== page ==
As a rule, I don't make New Year's Resolutions. They tend not to work for my personality. I am easily distracted by new discoveries and ideas--Oh, look! There's a squirrel!--which means smaller goals, quickly taken up before the impulse blows away, are more realistic. Until, this year.
This year, kittens, I have resolutions. The broad, sweeping sort that require attention throughout the seasons. More remarkable yet, I kept these resolutions for a whole month! It helps that both resolutions deal with my wardrobe. Apparently, if a goal is legitimately fun and involves new clothes, I can keep it. Shocking, I know.
So, what are these mysterious yearly ambitions? First off, I need to stop sewing so many secret pajamas. 2015 was a year of slipping style. Time and time again, I found myself sewing something because it seemed comfortable, not because I truly loved it. That feels both wasteful and grim. What's the point of sewing, if I'm not at least trying to make clothes I adore? Basics are necessary, but there's no need to lose my point of view entirely.* Comfort and beauty must coexist. This year, I resolve to sew more garments that speak to my personality.
My second resolution is heavily related to the first. After coveting their patterns for months, I finally have a subscription to Knipmode, that glamorous Dutch pattern magazine! My mother, the Queen of Cool, sprung for it as a much-beloved Christmas gift. I am obsessed, y'all. Here are the patterns I wish Indies were making--skirts with interesting design details, dramatic jackets, and modern, feminine dresses. The aesthetic is exactly what I want to be sewing, right now. Of course, the only way I can rationalize having an esoteric sewing magazine flown to my doorstep--in a language I don't speak, no less--is to actually sew these patterns. So, I am resolving to make at least one Knipmode pattern per month, this year.
*Why, yes, I did finally watch the Iris Apfel documentary. That woman is a national treasure.
All that is to say...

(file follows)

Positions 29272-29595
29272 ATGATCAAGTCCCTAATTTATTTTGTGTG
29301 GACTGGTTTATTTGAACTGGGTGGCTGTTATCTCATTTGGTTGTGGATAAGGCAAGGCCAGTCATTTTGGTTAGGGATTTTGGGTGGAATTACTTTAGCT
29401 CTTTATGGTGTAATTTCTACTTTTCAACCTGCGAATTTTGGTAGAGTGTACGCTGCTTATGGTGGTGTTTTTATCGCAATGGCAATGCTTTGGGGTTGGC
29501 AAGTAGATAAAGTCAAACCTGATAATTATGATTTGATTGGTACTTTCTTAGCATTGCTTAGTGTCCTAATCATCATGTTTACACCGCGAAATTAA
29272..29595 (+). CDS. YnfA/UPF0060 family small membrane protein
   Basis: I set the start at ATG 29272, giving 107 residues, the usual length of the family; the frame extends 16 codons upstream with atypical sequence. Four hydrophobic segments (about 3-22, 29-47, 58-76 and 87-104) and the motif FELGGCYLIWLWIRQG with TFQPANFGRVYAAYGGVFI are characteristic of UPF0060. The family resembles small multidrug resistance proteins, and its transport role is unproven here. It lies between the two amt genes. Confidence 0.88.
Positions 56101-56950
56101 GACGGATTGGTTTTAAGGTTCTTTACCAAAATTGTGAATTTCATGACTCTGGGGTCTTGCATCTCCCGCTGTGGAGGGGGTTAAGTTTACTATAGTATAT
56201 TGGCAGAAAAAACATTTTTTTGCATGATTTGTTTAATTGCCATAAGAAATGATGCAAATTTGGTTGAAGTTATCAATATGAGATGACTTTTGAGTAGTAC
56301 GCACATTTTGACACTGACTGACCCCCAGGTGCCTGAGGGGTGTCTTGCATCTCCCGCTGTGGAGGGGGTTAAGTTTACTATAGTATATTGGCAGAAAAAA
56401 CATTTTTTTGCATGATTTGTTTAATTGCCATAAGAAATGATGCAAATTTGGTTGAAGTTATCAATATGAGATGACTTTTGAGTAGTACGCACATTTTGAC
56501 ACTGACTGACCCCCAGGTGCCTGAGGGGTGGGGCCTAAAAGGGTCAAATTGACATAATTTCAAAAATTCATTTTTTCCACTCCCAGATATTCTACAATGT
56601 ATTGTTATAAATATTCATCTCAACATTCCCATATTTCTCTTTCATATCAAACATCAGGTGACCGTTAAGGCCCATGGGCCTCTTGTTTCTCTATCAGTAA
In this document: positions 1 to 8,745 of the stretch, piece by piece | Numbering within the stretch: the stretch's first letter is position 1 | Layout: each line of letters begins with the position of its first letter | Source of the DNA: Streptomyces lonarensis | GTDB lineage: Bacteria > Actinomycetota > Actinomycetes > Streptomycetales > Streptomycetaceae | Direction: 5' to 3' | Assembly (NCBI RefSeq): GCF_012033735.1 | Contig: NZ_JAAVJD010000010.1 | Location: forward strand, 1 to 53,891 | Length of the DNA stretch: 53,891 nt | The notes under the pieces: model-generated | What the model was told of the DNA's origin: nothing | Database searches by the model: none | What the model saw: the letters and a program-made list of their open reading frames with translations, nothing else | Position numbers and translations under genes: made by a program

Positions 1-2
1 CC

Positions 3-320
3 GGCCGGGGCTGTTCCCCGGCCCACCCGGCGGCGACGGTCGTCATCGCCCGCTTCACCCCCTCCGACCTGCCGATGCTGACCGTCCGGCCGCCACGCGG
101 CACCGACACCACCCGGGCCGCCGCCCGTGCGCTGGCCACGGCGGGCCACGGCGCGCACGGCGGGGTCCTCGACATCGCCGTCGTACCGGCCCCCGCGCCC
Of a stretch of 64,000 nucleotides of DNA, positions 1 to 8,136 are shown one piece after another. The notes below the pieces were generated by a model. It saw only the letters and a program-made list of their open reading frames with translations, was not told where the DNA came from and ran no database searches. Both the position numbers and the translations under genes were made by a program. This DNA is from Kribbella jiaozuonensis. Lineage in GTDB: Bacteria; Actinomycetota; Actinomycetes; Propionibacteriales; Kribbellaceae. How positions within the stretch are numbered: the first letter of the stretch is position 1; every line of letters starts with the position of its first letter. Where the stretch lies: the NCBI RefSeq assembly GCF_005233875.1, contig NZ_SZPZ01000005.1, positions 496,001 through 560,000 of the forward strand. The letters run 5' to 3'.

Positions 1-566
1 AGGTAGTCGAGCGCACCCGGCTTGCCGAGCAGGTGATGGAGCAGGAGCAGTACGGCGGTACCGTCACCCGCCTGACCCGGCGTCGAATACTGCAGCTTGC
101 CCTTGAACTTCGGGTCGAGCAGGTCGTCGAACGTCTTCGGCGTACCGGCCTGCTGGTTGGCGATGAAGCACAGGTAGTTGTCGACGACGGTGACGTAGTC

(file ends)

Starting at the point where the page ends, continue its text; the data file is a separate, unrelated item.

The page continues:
Look, I made a skirt! This particular pattern is from the October 2015 issue of Knipmode and is also available online, as a PDF. The asymmetrical style is decidedly dramatic, with knife pleats marching along the skirt and a hem sweep that dips almost eight inches from right to left. This pattern is at once a classic full skirt and something more modern entirely.
Even without instructions, an intermediate seamstress could whip this garment out easily. Make a few knife pleats, finish the seams, then add the waistband and an invisible zipper. Voila! Instant skirt. I treated this pattern as a Knipmode trial run, however, and fully translated the directions. Google Translate actually handles Dutch to English translation really well, picking up even technical sewing terms, like “seam allowance” and “overlock.” I have it installed as a Chrome plugin, for foreign-language websites, and am consistently impressed with its accuracy. For the few words that wouldn’t translate readily, the wonderfully helpful Marianne pointed me toward this fantastic Dutch/English sewing glossary.
To pull off such a bold silhouette, fabric choice was key. While this would look sensational in a solid fabric, I wanted a print similar to the modeled skirt, something heavily influenced by art. This watercolor floral cotton sateen from Mood matched that vision perfectly. When it arrived, I was so smitten that I promptly ordered another three yards of its other colorway, which is a riot of yellows and reds. Both fabrics are a heavier cotton sateen, ideal for an unlined skirt like this one, and have just enough stretch to lend a little comfort. Better yet, they drape gloriously, creating hemlines that swirl and dance with every step.